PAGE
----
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Dead cats and iterative collaboration
Today is Erwin Schrödinger’s (he of the famous half-dead cat) 127th birthday. We found this terrific excerpt from his 1933 Nobel Prize address:
If I am to have an interest in something, others must also have one. My word is seldom the first, but often the second, and may be inspired by a desire to contradict or to correct, but the consequent extension may turn out to be more important than the correction, which served only as a connection.
Many things about our company turned out differently than we had expected… The Hayekian knowledge problem is not a mere abstraction. Our innovations that have driven the greatest economic value uniformly arose from iterative collaboration between ourselves and our customers to find new solutions to hard problems.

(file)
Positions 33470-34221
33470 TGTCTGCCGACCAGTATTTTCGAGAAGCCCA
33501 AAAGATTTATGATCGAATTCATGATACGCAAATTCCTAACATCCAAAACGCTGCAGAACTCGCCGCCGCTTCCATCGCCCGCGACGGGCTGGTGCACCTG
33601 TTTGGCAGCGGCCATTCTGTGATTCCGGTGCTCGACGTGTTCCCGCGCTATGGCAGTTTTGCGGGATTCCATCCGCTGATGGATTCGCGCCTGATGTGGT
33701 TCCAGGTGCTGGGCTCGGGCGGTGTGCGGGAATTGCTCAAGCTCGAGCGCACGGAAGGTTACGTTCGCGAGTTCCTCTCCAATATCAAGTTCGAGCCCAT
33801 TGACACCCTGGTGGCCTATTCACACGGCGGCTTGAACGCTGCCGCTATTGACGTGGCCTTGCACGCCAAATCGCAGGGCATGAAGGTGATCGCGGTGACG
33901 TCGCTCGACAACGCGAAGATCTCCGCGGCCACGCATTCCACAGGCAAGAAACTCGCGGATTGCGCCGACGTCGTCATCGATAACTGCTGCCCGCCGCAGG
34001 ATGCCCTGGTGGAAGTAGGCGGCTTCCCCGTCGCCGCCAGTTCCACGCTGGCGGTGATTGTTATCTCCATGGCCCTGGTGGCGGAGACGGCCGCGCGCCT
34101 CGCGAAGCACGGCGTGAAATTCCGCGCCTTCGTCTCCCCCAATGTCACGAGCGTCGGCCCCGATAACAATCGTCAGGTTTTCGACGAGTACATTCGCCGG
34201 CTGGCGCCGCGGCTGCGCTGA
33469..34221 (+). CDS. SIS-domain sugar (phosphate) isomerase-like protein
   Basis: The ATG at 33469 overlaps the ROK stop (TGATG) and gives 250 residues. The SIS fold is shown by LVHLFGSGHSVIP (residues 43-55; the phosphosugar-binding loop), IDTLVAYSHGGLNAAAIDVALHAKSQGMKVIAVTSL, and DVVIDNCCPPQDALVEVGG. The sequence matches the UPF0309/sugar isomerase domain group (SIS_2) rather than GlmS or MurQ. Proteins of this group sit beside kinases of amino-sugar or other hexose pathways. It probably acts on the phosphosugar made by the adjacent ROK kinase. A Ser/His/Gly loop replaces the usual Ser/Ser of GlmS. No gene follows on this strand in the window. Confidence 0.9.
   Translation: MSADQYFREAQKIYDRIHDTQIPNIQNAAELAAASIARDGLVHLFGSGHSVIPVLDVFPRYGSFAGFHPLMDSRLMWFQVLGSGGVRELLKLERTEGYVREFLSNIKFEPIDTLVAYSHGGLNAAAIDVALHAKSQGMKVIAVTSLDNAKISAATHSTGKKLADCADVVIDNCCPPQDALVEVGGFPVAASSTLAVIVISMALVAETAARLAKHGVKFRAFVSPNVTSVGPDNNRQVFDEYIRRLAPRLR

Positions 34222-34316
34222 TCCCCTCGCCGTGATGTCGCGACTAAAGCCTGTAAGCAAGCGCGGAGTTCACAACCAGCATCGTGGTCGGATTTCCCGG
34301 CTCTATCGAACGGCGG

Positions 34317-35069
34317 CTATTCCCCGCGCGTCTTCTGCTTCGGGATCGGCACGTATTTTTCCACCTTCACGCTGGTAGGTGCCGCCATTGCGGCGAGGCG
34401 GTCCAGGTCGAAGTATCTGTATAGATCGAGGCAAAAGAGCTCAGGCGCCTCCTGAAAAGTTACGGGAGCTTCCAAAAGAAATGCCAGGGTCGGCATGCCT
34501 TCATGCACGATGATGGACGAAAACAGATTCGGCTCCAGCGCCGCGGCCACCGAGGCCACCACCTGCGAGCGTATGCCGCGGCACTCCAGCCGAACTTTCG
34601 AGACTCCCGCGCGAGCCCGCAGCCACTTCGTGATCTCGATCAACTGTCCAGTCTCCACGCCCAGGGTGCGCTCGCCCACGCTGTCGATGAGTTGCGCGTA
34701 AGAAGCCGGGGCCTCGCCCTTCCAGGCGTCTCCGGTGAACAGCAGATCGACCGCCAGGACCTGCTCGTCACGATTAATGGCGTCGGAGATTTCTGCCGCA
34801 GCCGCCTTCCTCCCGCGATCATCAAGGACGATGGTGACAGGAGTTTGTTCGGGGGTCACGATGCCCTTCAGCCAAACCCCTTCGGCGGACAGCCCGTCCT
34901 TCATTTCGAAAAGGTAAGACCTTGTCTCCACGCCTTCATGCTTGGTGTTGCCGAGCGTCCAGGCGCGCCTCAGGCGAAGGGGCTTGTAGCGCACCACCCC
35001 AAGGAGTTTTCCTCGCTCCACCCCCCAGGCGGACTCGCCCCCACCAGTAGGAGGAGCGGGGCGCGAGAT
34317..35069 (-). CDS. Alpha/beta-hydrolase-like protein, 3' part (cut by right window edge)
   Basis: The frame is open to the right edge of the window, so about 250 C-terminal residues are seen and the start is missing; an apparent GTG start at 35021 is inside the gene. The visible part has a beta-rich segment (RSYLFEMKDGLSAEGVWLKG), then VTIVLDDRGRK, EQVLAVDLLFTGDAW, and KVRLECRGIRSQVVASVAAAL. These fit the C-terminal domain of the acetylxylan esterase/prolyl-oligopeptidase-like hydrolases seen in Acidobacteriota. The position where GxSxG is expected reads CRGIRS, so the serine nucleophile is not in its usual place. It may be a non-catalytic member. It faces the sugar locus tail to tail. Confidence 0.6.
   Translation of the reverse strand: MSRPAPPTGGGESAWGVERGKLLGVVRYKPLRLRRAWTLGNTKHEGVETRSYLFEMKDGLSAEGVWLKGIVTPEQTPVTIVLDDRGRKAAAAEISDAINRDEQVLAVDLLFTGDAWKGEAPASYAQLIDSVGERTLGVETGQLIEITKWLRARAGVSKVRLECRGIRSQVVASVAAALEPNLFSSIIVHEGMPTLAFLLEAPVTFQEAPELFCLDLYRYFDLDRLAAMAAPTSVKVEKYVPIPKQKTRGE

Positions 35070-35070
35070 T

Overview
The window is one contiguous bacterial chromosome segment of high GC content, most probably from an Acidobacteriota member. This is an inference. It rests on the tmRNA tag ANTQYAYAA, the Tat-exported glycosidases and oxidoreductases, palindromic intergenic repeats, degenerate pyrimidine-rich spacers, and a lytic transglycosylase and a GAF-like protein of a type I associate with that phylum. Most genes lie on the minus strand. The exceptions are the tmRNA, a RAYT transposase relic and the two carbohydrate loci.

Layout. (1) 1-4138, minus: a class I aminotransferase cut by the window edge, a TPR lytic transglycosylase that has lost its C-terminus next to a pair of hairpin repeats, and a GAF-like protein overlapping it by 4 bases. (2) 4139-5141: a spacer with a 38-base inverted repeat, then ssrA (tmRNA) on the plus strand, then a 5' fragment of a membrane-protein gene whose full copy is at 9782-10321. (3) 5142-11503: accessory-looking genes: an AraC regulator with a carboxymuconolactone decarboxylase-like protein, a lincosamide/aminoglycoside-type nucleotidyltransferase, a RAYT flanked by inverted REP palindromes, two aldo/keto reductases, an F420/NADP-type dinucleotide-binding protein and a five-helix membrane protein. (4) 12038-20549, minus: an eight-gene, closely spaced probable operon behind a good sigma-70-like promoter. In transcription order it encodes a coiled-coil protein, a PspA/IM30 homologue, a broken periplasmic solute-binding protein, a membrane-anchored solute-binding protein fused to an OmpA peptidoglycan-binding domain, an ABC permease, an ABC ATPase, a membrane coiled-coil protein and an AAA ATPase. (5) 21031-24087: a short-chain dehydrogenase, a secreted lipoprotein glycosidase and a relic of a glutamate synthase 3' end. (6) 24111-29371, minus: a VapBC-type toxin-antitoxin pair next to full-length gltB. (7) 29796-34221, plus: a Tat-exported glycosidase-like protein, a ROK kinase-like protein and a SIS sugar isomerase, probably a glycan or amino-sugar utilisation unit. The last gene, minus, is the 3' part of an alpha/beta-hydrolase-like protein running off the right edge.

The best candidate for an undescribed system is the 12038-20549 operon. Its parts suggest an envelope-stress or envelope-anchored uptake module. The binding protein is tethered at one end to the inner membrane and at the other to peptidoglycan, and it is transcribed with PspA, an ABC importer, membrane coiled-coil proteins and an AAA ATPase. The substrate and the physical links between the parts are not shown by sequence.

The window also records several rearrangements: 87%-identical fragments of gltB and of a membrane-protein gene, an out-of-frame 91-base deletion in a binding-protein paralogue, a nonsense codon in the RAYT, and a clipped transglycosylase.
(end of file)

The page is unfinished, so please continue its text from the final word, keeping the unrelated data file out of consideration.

Success is often achieved in incremental, adaptive fashion – with failure counted on to make a brief cameo at some point along the way. We love the collaborative imagery of a “correction” being a “connection” to the “extension” of an idea. Perhaps the great scientist ought to have received a Nobel for nerd poetry to go along with the one in physics.
Here is an explanation of his “thought experiment” that does, and doesn’t, kill a cat:
For more on the topic of iterative collaboration, please see: